SSSum of squares
SSESum square of error
SSE1Sum of the squares of the experimental errors (at the repeated points)
SSE2Sum of the squares of the deviations (at other points) or validity.
SSRSum of squares due to regression
TSSTotal sum of squares

References

  1. Olurunda, A.O. Recent advances in post-harvest technology of banana and plantains in Africa. Acta Hort. 2000, 540, 517–527. [Google Scholar] [CrossRef]
  2. Essilfie, G. Analysis of the Post-Harvest Knowledge System in Ghana: Case Study of Cassava; CTA: Wageningen, The Netherlands, 2014; p. 10. [Google Scholar]
  3. Food and Agriculture Organization (FAO). Faostat Database Collections; Food and Agriculture Organization of the United Nations: Rome, Italy, 2014. [Google Scholar]
  4. Adeniji, T.A.; Tenkouano, A.; Ezurike, J.N.; Ariyo, C.O.; Vroh-Bi, I. Value-adding post harvest processing of cooking bananas (Musa spp. Aab and abb genome groups). Afr. J. Biotechnol. 2010, 9, 9135–9141. [Google Scholar]
  5. Hailu, M.; Workneh, T.S.; Belew, D. Review on postharvest technology of banana fruit. Afr. J. Biotechnol. 2013, 12, 635–647. [Google Scholar]
  6. Strosse, H.; Schoofs, H.; Panis, B.; André, E.; Reyniers, K.; Swennen, R. Development of embryogenic cell suspensions from shoot meristematic tissue in bananas and plantains (Musa spp.). Plant Sci. 2006, 170, 104–112. [Google Scholar] [CrossRef]
  7. Fleet, G.H. Wine: Microbiology and Biotechnology; Harwood Academic Publishers: London, UK, 1993; p. 130. [Google Scholar]
  8. Webb, A.D. The science of making wine. Am. Sci. 1984, 72, 360–367. [Google Scholar]
  9. Isitua, C.C.; Ibeh, I.N. Novel method of wine production from banana (Musa acuminata) and pineapple (ananas comosus) wastes. Afr. J. Biotechnol. 2010, 9, 7521–7524. [Google Scholar] [CrossRef]
  10. Jay, J.M. Modern Food Microbiology, 5th ed.; Chapman and Hall: New York, NY, USA, 1996; p. 212. [Google Scholar]
  11. Okafor, N. Modern Industrial Microbiology and Biotechnology; Science Publishers: Enfield, NH, USA, 2007; p. 530. [Google Scholar]
  12. Kotecha, M.P.; Adsule, R.N.; Kadam, S.S. Preparation of wine from over-ripe banana fruits. Beverage Food World 1994, 21, 28–29. [Google Scholar]
  13. Akingbala, J.O.; Oguntimein, G.B.; Olunlade, B.A.; Aina, J.O. Effects of pasteurization and packaging on properties of wine from over-ripe mango (mangifera indica) and banana (musaacuminata) juices. Trop. Sci. 1992, 34, 345–352. [Google Scholar]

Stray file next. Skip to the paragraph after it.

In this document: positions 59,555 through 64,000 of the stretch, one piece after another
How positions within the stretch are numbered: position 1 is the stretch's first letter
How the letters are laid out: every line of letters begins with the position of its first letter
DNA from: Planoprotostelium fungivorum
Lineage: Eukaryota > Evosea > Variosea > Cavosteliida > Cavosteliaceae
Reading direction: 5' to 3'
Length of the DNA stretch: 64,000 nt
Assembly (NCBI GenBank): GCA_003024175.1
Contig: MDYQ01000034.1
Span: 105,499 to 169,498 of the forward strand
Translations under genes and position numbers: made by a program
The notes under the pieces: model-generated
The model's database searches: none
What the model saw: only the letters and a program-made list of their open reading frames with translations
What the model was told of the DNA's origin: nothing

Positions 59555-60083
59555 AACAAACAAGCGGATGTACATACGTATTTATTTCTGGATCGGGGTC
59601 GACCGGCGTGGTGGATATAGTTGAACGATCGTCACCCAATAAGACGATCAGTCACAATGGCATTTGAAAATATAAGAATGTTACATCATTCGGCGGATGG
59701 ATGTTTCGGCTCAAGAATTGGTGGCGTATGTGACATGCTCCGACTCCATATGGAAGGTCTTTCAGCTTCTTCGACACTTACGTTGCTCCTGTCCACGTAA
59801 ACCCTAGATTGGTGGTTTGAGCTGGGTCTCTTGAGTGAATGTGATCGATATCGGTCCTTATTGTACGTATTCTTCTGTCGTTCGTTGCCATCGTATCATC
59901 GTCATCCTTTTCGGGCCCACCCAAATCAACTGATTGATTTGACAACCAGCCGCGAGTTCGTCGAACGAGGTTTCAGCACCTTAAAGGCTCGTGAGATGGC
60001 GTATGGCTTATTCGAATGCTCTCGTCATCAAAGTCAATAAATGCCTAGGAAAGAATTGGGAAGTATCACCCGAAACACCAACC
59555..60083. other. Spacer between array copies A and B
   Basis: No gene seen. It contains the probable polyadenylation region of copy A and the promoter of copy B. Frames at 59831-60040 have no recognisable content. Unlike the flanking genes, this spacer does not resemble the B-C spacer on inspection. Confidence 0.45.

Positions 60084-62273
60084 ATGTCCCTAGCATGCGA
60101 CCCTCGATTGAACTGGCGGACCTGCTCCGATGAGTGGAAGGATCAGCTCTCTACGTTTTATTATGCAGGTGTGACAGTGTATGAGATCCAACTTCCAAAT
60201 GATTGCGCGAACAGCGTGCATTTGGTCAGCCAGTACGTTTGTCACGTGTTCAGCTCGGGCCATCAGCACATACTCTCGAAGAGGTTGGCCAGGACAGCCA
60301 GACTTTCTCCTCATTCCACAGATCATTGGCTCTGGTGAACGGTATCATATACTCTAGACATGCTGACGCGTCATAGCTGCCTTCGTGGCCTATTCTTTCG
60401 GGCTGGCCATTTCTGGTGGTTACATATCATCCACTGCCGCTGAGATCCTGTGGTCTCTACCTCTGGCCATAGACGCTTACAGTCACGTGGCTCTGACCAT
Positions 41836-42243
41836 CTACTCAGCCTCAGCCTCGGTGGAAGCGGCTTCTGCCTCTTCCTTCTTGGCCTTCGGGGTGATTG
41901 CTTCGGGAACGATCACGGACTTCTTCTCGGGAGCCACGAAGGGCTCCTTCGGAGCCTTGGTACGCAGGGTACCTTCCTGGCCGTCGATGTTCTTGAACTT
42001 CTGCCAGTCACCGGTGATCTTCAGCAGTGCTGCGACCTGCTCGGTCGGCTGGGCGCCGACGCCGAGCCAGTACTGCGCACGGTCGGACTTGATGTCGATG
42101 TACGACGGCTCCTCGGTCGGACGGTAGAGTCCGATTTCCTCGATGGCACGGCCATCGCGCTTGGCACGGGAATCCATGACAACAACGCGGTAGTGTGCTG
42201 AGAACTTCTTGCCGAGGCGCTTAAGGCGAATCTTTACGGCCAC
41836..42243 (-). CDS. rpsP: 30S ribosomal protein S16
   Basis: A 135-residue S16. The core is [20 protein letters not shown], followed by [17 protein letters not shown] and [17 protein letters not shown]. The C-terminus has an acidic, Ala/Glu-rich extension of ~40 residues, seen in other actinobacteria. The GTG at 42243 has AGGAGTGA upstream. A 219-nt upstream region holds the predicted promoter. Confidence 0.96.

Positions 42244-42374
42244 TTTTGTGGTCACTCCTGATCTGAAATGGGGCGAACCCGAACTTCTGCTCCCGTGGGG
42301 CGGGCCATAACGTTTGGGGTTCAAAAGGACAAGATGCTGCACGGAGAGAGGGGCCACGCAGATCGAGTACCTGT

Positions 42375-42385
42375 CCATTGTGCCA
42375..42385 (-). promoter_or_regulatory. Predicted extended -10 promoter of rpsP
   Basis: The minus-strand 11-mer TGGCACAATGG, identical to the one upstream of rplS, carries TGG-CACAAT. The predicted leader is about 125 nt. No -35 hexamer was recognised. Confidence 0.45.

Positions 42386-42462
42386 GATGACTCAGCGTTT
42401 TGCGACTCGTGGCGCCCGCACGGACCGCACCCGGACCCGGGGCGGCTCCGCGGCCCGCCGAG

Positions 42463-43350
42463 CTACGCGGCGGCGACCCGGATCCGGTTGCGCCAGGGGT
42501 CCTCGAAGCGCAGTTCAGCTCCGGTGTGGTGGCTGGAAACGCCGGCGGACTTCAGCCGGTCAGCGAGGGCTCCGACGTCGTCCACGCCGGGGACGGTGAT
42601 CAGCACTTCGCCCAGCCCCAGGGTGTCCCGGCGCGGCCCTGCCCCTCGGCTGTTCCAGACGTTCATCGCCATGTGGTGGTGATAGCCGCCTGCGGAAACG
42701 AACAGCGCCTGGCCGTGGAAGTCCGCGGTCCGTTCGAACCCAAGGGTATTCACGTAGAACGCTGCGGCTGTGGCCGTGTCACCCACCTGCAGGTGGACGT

14. Goupy, J.; Creighton, L. Introduction Aux Plans D'expériences, 3rd ed.; Dunod: Paris, France, 2006; p. 325. [Google Scholar]
  15. Ekorong, A.A.J.F.; Zomegni, G.; Desobgo, Z.S.C.; Ndjouenkeu, R. Optimization of drying parameters for mango seed kernels using central composite design. Bioresour. Bioprocess 2015, 2, 1–9. [Google Scholar] [CrossRef]
  16. Joglekar, A.M.; May, A.T. Product excellence through design of experiments. Cereal Foods World 1987, 32, 857–868. [Google Scholar]
  17. Baș, D.; Boyac, I.H. Modeling and optimization i: Usability of response surface methodology. J. Food Eng. 2007, 78, 836–845. [Google Scholar] [CrossRef]
  18. Dalgaard, P.; Jorgensen, L.V. Predicted and observed growth of listeria monocytogenes in seafood challenge tests and in naturally contaminated cold smoked salmon. Int. J. Food Microbiol. 1998, 40, 105–115. [Google Scholar] [CrossRef]
  19. ISO 2173:2003. Fruit and Vegetable Products—Determination of Soluble solids—Refractometric Method; International Organization of Standardization (ISO): Geneva, Switzerland, 2003.
  20. Marigo, G. Méthode de fractionnement et d’estimation des composés phénoliques chez les végétaux. Analysis 1973, 2, 106–110. [Google Scholar]
  21. Association Française de Normalisation (AFNOR). Recueil Des Normes Françaises Des Produits Dérivés Des Fruits Et Légumes, 1st ed.; Association Française de Normalisation: Paris, France, 1982. [Google Scholar]
  22. Analytica-EBC. European Brewery Convention; Fachverlag Hans Carl: Nürnberg, Germany, 1998. [Google Scholar]
  23. Fisher, E.H.; Stein, E.A. Dns colorimetric determination of available carbohydrates in foods. Biochem. Prep. 1961, 8, 30–37. [Google Scholar]
  24. Fisher, E.H.; Stein, E.A. Enzymes, 2nd ed.; Academic Press: New York, NY, USA, 1960; Volume 4, p. 343. [Google Scholar]
  25. Quettier-Deleu, C.; Gressier, B.; Vasseur, J.; Dine, T.; Brunet, J.; Luyck, M.; Cazin, M.; Cazin, J.C.; Bailleul, F.; Trotin, F. Phenolic compounds and antioxidant activities of buckwheat (Fagopyrum esculentum moench) hulls and flour. J. Ethnopharmacol. 2000, 72, 35–40. [Google Scholar] [CrossRef]
  26. Oluwalana, I.B. Fruit cultivation and processing improvement in nigeria. Agric. J. 2006, 1, 307–310. [Google Scholar]
  27. Oluwalana, I.B. Minimizing fruit wastages in nigeria. Int. J. Agric. Food Sci. 2010, 1, 77–87. [Google Scholar]
  28. Oluwalana, I.B.; Oluwamukomi, M.O. Changes in qualities of ripening plantain fruits stored at tropical ambient conditions. Int. J. Agric. Food Sci. 2010, 1, 203–207. [Google Scholar]
  29. Oluwalana, I.B.; Oluwamukomi, M.O.; Olajide, S.T. Physicochemical changes in ripening plantain stored at tropical ambient conditions. J. Food Technol. 2006, 4, 253–254. [Google Scholar]
  30. Lœsecke, H.V. Bananas, 2nd ed.; InterScience: New York, NY, USA, 1950. [Google Scholar]